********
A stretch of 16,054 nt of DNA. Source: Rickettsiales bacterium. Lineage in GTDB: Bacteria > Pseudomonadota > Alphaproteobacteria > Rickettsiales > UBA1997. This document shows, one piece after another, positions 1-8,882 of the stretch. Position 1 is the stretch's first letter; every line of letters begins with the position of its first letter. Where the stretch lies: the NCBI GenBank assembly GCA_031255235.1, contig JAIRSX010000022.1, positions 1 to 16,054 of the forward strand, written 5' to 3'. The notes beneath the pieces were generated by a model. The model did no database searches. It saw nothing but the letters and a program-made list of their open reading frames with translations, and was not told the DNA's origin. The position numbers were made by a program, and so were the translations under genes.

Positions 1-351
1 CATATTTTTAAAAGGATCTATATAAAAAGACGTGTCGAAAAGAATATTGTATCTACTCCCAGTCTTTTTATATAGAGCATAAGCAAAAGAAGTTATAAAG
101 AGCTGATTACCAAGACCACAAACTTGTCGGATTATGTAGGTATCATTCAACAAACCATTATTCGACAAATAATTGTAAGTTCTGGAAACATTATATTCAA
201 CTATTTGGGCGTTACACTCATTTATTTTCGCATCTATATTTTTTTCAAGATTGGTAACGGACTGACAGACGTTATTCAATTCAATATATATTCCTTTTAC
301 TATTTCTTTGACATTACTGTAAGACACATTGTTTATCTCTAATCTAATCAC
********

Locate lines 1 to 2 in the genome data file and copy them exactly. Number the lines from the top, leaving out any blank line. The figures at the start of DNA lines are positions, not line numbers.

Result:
A stretch of 16,054 nt of DNA. Source: Rickettsiales bacterium. Lineage in GTDB: Bacteria > Pseudomonadota > Alphaproteobacteria > Rickettsiales > UBA1997. This document shows, one piece after another, positions 1-8,882 of the stretch. Position 1 is the stretch's first letter; every line of letters begins with the position of its first letter. Where the stretch lies: the NCBI GenBank assembly GCA_031255235.1, contig JAIRSX010000022.1, positions 1 to 16,054 of the forward strand, written 5' to 3'. The notes beneath the pieces were generated by a model. The model did no database searches. It saw nothing but the letters and a program-made list of their open reading frames with translations, and was not told the DNA's origin. The position numbers were made by a program, and so were the translations under genes.

Positions 1-351